Mumbai District AIDS Control Society Direct HOT-LINE Dialogue Factory


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Sector HIV/AIDS (en)
Media Direct
Mercado India
Agencia Dialogue Factory
Publicado agosto 2011

Creditos y descripciones

Category: Public Health & Safety, Public Awareness Messages
Product/Service: AIDS AWARENESS
: Team Dialogue Factory
Media placement: Print Advertisments - MID-DAY, Yeshobhumi, Nawakaal, Loaksatta, Navbharat Times - 20th August, 2011
Media placement: Tissue Paper DM - 50 Bars - 20th August, 2011
Media placement: Loo Stickers - Public Loo - 20th August, 2011

Describe the brief/objective of the direct campaign.
A special IVRS line disguised as a phone-sex line was created to raise awareness about safe sex & HIV/AIDS in Mumbai.
Crippled by low budgets, we needed direct response ideas that would drive traffic to this IVRS line. The audiences being targeted were general public who indulged in risky sexual behaviour and often frequented such sex-lines.
In order to drive response, we used two channels. Firstly, we promoted our ‘sex’ line where actual phone-sex lines were usually promoted – and actively sought out by the audience. Secondly, we mapped the lifestyle of our audience and used disruptive communication tools that got immediate response.

Describe the creative solution to the brief/objective with reference to the projected response rates and desired outcome.
We placed ads about our ‘sex’ line in newspaper classifieds. These blended in perfectly with other genuine phone-sex ads. Public urinals were plastered with ‘handwritten’ stickers promoting the number. This again looked perfectly natural among other similar ads and scribbles.
In Mumbai, both these places are used to publicise a lot of shady sex ‘services’.
We also placed customised tissue papers on tables of shady pubs in ghettos and slums. This is where a lot of people got drunk before having unsafe sex with female sex workers. The tissue had a ‘handwritten’ note with the call-in number and a special irresistible sign-off – a red lipstick mark.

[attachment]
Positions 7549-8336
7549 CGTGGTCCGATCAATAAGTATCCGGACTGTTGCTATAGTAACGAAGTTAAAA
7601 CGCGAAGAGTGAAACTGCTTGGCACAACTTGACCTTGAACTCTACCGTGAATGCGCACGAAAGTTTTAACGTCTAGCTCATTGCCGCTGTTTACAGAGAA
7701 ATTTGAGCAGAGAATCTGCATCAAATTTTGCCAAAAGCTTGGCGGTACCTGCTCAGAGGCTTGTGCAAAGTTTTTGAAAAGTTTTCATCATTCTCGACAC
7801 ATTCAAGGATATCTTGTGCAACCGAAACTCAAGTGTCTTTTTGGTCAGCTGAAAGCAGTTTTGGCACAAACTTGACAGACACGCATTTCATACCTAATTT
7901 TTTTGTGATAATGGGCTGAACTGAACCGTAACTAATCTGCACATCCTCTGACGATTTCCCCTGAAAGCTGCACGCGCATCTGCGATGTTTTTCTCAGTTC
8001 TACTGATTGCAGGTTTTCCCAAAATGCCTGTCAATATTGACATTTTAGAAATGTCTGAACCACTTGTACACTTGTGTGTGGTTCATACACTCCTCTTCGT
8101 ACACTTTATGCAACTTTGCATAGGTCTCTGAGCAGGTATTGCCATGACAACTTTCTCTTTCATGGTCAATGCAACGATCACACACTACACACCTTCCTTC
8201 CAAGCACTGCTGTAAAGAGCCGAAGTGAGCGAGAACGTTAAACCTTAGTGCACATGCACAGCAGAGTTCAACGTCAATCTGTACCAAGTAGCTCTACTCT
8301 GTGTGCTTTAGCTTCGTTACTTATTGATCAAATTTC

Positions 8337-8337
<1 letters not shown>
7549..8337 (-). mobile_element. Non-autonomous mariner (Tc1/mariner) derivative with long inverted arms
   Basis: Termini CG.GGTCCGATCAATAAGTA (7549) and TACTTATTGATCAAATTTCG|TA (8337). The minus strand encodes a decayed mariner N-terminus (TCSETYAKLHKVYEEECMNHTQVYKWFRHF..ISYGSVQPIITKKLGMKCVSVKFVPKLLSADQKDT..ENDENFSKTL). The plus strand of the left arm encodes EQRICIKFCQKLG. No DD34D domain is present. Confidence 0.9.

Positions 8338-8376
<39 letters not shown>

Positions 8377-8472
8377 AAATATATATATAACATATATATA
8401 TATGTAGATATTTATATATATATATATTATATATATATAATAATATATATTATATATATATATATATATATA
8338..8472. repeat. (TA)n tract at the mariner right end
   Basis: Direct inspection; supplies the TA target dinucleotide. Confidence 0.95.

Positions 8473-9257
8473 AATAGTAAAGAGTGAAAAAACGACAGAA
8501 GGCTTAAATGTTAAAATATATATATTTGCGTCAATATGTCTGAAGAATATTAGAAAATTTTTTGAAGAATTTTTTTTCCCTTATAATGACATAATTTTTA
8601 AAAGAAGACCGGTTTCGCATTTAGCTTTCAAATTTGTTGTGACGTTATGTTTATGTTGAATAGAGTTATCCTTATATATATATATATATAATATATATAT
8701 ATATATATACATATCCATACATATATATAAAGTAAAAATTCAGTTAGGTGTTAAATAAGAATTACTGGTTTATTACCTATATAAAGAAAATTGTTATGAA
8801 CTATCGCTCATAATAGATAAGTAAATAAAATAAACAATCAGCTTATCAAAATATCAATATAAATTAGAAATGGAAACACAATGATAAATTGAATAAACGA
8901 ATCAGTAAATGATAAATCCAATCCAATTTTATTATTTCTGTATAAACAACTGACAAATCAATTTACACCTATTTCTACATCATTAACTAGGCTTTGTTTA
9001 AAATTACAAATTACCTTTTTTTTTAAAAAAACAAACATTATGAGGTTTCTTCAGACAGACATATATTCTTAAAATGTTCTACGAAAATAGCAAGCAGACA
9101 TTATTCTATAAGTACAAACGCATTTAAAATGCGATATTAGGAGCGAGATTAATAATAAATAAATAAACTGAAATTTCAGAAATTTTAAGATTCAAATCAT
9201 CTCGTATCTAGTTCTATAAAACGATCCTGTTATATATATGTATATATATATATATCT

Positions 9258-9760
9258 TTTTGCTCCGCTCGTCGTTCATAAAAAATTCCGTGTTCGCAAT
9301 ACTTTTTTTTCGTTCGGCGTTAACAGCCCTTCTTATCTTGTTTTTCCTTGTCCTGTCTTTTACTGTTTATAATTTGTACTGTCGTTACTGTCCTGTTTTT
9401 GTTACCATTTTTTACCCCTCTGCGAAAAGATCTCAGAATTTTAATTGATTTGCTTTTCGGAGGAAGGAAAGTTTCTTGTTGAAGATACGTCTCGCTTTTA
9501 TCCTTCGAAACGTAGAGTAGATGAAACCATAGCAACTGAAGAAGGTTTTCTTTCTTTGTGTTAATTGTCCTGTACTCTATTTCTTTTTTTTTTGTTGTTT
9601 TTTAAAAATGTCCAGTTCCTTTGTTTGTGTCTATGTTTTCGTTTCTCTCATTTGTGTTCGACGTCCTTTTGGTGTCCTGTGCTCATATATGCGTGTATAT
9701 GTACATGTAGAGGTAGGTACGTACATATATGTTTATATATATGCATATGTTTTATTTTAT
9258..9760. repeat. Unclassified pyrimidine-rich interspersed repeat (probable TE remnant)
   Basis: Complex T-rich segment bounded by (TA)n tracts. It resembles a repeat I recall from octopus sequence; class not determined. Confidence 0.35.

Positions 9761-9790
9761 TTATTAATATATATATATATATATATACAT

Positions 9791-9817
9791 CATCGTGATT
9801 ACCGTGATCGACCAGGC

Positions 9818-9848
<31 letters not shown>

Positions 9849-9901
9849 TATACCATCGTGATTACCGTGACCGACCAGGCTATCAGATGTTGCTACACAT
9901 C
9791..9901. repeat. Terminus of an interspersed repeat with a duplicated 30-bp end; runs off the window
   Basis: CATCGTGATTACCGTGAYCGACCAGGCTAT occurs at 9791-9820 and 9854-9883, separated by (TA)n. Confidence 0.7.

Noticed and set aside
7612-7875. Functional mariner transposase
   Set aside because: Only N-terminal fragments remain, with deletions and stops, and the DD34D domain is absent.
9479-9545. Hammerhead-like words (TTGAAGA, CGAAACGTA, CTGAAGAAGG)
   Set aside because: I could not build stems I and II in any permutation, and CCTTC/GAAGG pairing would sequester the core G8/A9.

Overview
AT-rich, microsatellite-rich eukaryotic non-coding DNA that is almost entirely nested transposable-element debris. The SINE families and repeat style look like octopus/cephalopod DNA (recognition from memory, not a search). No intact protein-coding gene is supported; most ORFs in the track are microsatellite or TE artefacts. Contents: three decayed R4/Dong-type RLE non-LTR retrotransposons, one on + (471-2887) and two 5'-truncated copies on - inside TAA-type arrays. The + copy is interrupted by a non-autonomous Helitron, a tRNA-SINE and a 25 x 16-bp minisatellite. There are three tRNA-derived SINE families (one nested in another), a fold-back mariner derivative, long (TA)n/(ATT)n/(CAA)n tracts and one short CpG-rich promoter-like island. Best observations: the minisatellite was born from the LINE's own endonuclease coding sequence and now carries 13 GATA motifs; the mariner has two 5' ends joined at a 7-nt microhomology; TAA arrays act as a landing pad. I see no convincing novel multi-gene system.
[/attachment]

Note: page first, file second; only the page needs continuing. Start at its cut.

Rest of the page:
Explain why the creative execution was relevant to the product or service.
The ‘handwritten’ fonts in public urinal stickers and tissue papers made them look authentic. People thought that an actual person had left them notes and eagerly called in.
The newspaper ad looked like the real thing and also highlighted the fact that our ‘sex-line’ was available at local call rates instead of the usual premium rates. This made people pick our number over others.
Such an approach had never been used to raise awareness about safe sex. Our audience was not limited to geography / socio economic indicators or any such conventional metrics. The unique idea worked beautifully to specifically target people who indulged in risky sexual behaviour.

Describe the results in as much detail as possible with particular reference to the RESPONSE of the target audience including deliverability statistics, response rates, click throughs, sales cost per response, relationships built and overall return on investment.
Within a very tight budget, this solution was both low on cost and high on impact. The simple idea managed to achieve the impossible given the Indian outlook to sex. Each response was completely voluntary in terms of both participation and propagation.
The campaign provided over 147 days of active response in a span of just 20 days.
There were 100,000+ calls in the first 15 days… that doubled to 200,000+ in just 5 more days!
The campaign went viral thanks to SMSes, social media and word of mouth. The Mumbai centric campaign ended up drawing calls from all telecom circles of India.